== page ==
This chapter surveys promising areas of research in designing secure systems. Software that analyzes software code shows promise in finding security defects that humans have difficulty finding. There is speculation that different software languages, such as functional languages which have a firmer mathematical basis, would be more secure that the popular languages being used today. There are also attempts at detecting security intrusions or violations as software is being executed.

Additionally, this chapter examines the obstacles and costs of these approaches. All these approaches will incur trade-offs relative to our current approaches in software design. Tools that find security defects in source code will increase the time needed to write software as engineers' time is spent investigating and fixing possible defects found by these tools. Different programming languages will incur training and design costs as engineers go through learning how to learn these new languages. Detecting security issues while software is running will decrease overall performance of applications.


  • Methods For The Prevention, Detection And Removal Of Software Security Vulnerabilities, Jay-Evan J. Tevis & John A. Hamilton, Jr., ACM Southeast Conference’04, April 2–3, 2004, Huntsville, AL, USA.
  • Securing Web Application Code by Static Analysis and Runtime Protection, Yao-Wen Huang, Fang Yu, Christian Hang, Chung-Hung Tsai, D. T. Lee, Sy-Yen Kuo, WWW 2004, May 17–22, 2004, New York, New York, USA.

Chapter 4 -- Defense, policy solution: Should software engineers be licensed? (Lead author: John)

This chapter explores the question of whether external organizations (such as the government or standards organizations like the IEEE) should take a more active roll in the internal practices of software vendors. Most engineers need training and licensing to practice their disciplines but software can be built by kids in a garage. A bridge constructed by a thoughtful Roman can last for 2000 years. Can we say the same for our software?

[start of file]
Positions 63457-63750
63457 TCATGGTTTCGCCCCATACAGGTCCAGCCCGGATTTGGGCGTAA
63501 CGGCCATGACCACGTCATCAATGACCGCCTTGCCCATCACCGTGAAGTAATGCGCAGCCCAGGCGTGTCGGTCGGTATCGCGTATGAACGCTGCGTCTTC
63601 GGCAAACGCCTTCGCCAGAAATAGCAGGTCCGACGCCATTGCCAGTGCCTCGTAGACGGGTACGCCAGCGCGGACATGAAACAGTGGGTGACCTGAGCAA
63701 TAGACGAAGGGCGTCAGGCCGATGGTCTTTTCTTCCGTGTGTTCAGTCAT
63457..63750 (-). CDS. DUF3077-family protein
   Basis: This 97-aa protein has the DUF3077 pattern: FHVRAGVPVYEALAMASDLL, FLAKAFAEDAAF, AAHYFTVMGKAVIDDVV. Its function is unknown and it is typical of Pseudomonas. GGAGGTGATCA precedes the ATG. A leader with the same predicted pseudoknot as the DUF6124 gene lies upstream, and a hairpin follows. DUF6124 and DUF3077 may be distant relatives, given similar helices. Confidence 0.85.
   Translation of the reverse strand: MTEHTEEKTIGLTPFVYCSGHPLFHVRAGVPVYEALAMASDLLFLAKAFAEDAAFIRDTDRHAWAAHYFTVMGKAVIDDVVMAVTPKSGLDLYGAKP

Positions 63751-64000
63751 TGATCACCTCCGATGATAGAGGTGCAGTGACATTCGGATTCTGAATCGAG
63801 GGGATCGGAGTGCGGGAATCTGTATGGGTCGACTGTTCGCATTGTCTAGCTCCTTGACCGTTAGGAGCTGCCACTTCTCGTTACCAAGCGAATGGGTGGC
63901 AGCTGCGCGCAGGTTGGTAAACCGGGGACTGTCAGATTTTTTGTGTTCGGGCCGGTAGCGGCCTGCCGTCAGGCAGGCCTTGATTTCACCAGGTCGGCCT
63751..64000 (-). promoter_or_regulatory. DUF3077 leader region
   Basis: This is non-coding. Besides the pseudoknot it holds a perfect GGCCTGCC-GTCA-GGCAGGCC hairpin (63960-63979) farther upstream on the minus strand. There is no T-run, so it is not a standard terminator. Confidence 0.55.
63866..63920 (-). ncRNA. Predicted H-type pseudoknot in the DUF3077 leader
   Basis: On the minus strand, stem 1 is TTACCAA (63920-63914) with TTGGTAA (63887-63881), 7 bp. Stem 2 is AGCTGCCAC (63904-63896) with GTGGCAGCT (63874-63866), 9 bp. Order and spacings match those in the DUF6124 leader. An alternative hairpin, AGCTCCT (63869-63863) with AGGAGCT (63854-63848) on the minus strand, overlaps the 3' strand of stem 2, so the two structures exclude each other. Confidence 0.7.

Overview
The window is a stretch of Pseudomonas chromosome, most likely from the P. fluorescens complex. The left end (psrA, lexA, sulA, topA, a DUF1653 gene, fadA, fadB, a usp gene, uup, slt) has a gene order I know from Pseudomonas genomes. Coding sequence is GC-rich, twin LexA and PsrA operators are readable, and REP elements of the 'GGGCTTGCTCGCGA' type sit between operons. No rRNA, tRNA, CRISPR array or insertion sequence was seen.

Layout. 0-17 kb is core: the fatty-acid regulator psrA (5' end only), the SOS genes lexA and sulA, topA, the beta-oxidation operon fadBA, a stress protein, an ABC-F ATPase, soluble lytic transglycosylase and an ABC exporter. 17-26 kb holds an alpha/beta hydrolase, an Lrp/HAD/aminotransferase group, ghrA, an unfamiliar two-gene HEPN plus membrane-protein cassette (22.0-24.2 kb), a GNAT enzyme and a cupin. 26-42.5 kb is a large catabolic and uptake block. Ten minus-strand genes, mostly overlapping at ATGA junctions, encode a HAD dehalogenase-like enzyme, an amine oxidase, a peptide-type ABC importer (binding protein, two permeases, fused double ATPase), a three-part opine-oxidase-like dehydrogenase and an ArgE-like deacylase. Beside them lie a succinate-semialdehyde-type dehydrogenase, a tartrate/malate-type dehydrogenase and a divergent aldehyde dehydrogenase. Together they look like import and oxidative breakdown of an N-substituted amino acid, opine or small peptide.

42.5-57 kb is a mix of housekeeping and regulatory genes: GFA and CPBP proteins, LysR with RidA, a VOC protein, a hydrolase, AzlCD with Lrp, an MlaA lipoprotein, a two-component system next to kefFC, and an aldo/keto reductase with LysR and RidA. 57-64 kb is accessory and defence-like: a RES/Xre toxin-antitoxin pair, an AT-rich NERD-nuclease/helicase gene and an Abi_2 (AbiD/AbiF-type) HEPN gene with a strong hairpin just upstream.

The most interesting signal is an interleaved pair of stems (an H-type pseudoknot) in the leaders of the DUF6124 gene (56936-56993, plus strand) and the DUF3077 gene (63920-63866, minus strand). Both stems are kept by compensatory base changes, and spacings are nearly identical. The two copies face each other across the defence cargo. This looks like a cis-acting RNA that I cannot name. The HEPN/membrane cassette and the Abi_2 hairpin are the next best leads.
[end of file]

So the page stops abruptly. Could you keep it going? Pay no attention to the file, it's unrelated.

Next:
Ten years from now we'll have better software design tools and have better practices for developing software. But the tools are only as good as the people using them and the stakes will be much higher if we screw up. What are the tradeoffs between having a free-flowing software design environment that encourages innovation and risk versus a profesional management that offers higher security?

Standards bodies have traditionally restricted their governance of software to externalities - like whether a vendor's TCP stack is complaint. Should they expand their governance to include licensing, code reviews, requirement of intrusion detection, and other development practices? Or are market forces and possible litigation in and of themselves enough?


Chapter 5 -- Defense, economic solution: Getting the consumer to understand security (Lead author: Caroline)

One major problem with the provision of security in software is that companies haven't had an incentive to provide it since consumers don't demand it. Why? Because they don't have a clue what security is and so don't know what to put their dollars behind. This chapter explains briefly that there is no way to definitively tell whether software is secure--indeed it's been proven that you can't prove in general that software is secure--and the best computer scientists can do is approximate how secure something is by evaluating how good the design is, how good the SE practices are, how the software performs in tests that catch the low-hanging fruit bugs. It goes on to evaluate tests for measuring security that can be translated into something consumers understand, such as the Common Criteria, by asking computer scientists what they think of the usefulness of this test. It then asks economists whether if the rankings of the Common Criteria were widely known, such as via press attention, it would generate consumer interest in buying products based on their security rankings.


  • Interviews with computer science experts in security (suggestions welcome to add to my list)
  • Interviews with economists who have thought about creating demand for security (beginning with Professor Maurer, other suggestions welcome for my list).